Critics say new anti-terrorism laws worsen Tunisia's situation while others put faith in country’s vibrant civil organizations, women’s movement More

Burundi’s Political Crisis May Become Humanitarian One

United Nations aid agencies issue warning as deadly violence sends tens of thousands fleeing More

Yemenis Adjust to Life Under Houthi Rule

Locals want warring parties to strike deal to stop bloodletting before deciding how country is governed More

Featured Videos

Your JavaScript is turned off or you have an old version of Adobe's Flash Player. Get the latest Flash player.
Texas Town Residents Told to 'Just Leave' Ahead of Flood Threati
X
Greg Flakus
May 29, 2015 11:24 PM
Water from heavy rain in eastern and central Texas is now swelling rivers that flow into the Gulf of Mexico, threatening towns along their banks. VOA’s Greg Flakus visited the town of Wharton, southwest of Houston, where the Colorado River is close to cresting.
Video

Video Texas Town Residents Told to 'Just Leave' Ahead of Flood Threat

Water from heavy rain in eastern and central Texas is now swelling rivers that flow into the Gulf of Mexico, threatening towns along their banks. VOA’s Greg Flakus visited the town of Wharton, southwest of Houston, where the Colorado River is close to cresting.
Video

Video New York's One World Trade Center Observatory Opens to Public

From New Jersey to Long Island, from Northern suburbs to the Atlantic Ocean, with all of New York City in-between.  That view became available to the public Friday as the One World Trade Center Observatory opened in New York -- atop the replacement for the buildings destroyed in the September 11, 2001, attacks.  VOA’s Bernard Shusman reports.
Video

Video Seoul Sponsors Korean Unification Fair

With inter-Korean relations deteriorating over the North’s nuclear program, past military provocations and human rights abuses, many Koreans still hold out hope for eventual peaceful re-unification. VOA’s Brian Padden visited a “unification fair” held this week in Seoul, where border communities promoted the benefits of increased cooperation.
Video

Video Purple Door Coffeeshop: Changing Lives One Cup at a Time

For a quarter of his life, Kevin Persons lived on the street. Today, he is working behind the counter of an espresso bar, serving coffee and working to transition off the streets and into a home. Paul Vargas reports for VOA.
Video

Video Modular Robot Getting Closer to Reality

A robot being developed at Carnegie Mellon University has evolved into a multi-legged modular mechanical snake, able to move over rugged surfaces and explore the surroundings. Scientists say such machines could someday help in search and rescue operations. VOA’s George Putic reports.
Video

Video Shanghai Hosts Big Consumer Electronics Show

Electronic gadgets are a huge success in China, judging by the first Asian Consumer Electronics Show, held this week in Shanghai. Over the course of two days, more than 20,000 visitors watched, tested and played with useful and some less-useful electronic devices exhibited by about 200 manufacturers. VOA’s George Putic has more.
Video

Video Forced to Return Home, Afghan Refugees Face Increased Hardship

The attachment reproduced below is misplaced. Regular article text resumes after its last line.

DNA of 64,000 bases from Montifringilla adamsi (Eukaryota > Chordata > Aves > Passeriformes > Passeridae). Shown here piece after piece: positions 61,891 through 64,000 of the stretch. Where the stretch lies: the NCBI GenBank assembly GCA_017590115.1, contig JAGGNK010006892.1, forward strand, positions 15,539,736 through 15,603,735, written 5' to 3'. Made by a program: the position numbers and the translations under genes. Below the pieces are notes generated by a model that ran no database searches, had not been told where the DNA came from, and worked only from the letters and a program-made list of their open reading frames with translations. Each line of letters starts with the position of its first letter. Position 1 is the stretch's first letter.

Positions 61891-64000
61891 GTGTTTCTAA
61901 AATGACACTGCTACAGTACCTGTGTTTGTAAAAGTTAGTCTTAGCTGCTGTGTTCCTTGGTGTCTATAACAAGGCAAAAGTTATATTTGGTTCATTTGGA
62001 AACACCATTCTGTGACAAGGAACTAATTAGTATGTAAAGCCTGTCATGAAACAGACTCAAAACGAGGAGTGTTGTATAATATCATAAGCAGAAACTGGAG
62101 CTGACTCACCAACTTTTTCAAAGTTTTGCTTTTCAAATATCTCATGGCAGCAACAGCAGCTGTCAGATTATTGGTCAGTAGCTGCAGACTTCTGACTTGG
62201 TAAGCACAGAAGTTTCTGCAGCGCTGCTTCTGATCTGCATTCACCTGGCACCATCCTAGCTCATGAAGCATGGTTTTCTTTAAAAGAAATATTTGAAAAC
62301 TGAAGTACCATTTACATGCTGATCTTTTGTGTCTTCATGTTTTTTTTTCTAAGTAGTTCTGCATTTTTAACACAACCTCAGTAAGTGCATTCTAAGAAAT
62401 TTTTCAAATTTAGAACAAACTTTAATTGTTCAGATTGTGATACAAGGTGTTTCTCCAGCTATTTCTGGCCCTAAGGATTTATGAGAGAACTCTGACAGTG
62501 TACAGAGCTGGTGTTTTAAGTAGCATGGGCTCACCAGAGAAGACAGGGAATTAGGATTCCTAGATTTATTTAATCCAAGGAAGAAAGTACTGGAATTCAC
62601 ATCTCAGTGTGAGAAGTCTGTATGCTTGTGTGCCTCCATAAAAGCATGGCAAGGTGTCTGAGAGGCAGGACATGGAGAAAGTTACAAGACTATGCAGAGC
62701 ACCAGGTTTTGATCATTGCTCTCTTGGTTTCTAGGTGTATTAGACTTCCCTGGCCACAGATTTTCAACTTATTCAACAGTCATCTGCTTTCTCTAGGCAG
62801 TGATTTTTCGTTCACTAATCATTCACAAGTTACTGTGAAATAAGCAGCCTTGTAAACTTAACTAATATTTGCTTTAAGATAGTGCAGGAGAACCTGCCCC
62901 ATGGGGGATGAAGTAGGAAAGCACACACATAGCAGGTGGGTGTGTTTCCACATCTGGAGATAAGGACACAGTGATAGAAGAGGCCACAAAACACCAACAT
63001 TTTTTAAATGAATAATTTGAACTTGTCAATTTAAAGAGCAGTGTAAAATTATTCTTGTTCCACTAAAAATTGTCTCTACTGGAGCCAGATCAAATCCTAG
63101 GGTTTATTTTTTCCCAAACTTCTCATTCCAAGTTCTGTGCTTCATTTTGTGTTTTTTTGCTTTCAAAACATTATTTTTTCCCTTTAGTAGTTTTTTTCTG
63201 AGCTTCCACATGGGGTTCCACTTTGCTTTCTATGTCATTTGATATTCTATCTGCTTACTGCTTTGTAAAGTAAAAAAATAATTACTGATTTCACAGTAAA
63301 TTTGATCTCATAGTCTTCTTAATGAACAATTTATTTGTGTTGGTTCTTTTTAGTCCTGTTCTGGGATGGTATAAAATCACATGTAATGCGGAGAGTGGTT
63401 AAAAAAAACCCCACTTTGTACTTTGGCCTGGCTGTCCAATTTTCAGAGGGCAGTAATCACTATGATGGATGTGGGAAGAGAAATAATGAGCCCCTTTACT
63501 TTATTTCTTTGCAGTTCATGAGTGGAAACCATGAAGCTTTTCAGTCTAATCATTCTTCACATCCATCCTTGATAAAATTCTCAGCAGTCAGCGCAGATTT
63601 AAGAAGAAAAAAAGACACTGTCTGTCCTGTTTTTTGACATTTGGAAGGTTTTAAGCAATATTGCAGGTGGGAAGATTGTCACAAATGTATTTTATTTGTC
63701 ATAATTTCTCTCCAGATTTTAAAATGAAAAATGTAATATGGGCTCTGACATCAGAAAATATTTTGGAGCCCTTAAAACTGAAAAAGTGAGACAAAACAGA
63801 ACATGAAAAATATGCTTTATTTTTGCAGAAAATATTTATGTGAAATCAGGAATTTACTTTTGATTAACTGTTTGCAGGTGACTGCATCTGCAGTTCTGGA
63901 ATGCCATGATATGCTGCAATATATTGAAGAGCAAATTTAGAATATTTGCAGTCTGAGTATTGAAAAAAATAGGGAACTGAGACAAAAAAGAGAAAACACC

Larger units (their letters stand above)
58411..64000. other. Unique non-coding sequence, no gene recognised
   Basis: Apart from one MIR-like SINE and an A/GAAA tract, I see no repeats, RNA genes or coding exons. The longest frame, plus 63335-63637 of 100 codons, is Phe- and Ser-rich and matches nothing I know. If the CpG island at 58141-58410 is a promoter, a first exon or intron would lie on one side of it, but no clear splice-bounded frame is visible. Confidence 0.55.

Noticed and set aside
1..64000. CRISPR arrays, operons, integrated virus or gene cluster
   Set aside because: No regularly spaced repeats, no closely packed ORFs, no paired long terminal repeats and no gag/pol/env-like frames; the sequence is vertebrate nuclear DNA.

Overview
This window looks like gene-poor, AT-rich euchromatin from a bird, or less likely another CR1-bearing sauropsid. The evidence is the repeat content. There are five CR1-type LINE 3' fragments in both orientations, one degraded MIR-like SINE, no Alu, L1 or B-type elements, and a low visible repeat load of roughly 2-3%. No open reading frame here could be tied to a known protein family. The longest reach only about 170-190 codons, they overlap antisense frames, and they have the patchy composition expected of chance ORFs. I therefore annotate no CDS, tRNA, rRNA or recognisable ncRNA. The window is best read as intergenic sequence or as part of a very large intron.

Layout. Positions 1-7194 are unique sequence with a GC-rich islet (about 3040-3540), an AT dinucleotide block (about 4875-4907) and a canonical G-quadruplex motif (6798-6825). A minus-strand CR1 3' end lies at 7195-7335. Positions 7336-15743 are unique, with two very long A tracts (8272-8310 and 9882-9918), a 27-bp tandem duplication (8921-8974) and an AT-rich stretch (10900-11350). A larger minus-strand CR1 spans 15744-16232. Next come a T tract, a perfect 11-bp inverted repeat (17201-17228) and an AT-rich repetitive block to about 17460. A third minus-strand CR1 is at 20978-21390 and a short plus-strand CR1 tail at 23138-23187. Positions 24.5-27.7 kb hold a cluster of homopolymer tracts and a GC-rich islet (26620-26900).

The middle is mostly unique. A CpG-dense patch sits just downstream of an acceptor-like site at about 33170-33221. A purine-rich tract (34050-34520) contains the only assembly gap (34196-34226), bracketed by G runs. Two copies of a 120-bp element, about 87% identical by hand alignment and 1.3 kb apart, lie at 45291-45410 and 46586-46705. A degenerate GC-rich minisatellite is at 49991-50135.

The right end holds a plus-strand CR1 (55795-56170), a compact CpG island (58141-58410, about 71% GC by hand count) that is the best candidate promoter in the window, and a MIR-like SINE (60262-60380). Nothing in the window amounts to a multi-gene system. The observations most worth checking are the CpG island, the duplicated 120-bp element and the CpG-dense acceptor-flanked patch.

Undocumented refugees returning to Afghanistan from Pakistan have no jobs, no support system, and no home return to, and international aid agencies say they and the government are overwhelmed and under-resourced. Ayesha Tanzeem has more from Kabul.
Video

Video Britain Makes Controversial Move to Crack Down on Extremism

Britain is moving to tighten controls on extremist rhetoric, even when it does not incite violence or hatred -- a move that some are concerned might unduly restrict basic freedoms. It is an issue many countries are grappling with as extremist groups gain power in the Middle East, fueled in part by donations and fighters from the West. VOA’s Al Pessin reports from London.
Video

Video 3D Printer Makes Replica of Iconic Sports Car

Cars with parts made by 3D printers are already on the road, but engineers are still learning about this new technology. While testing the possibility of printing an entire car, researchers at the U.S. Department of Energy recently created an electric-powered replica of an iconic sports roadster. VOA’s George Putic has more.
Video

Video Al-Shabab Recruitment Drive Still on In Kenya

The al-Shabab militants that have long battled for control of Somalia also have recruited thousands of young people in Kenya, leaving many families disconsolate. Mohammed Yusuf recently visited the Kenyan town of Isiolo, and met with relatives of those recruited, as well as a many who have helped with the recruiting.
Video

Video A Small Oasis on Kabul's Outskirts Provides Relief From Security Tensions

When people in Kabul want to get away from the city and relax, many choose Qargha Lake, a small resort on the outskirts of Kabul. Ayesha Tanzeem visited and talked with people about the precious oasis.
Video

Video Kenyans Lament Losing Sons to al-Shabab

There is agony, fear and lost hope in the Kenyan town of Isiolo, a key target of a new al-Shabab recruitment drive. VOA's Mohammed Yusuf visits Isiolo to speak with families and at least one man who says he was a recruiter.
Video

Video Scientists Say Plankton More Important Than Previously Thought

Tiny ocean creatures called plankton are mostly thought of as food for whales and other large marine animals, but a four-year global study discovered, among other things, that plankton are a major source of oxygen on our planet. VOA’s George Putic reports.
Video

Video Kenya’s Capital Sees Rise in Shisha Parlors

In Kenya, the smoking of shisha, a type of flavored tobacco, is the latest craze. Patrons are flocking to shisha parlors to smoke and socialize. But the practice can be addictive and harmful, though many dabblers may not realize the dangers, according to a new review. Lenny Ruvaga has more on the story for VOA from Nairobi, Kenya.

VOA Blogs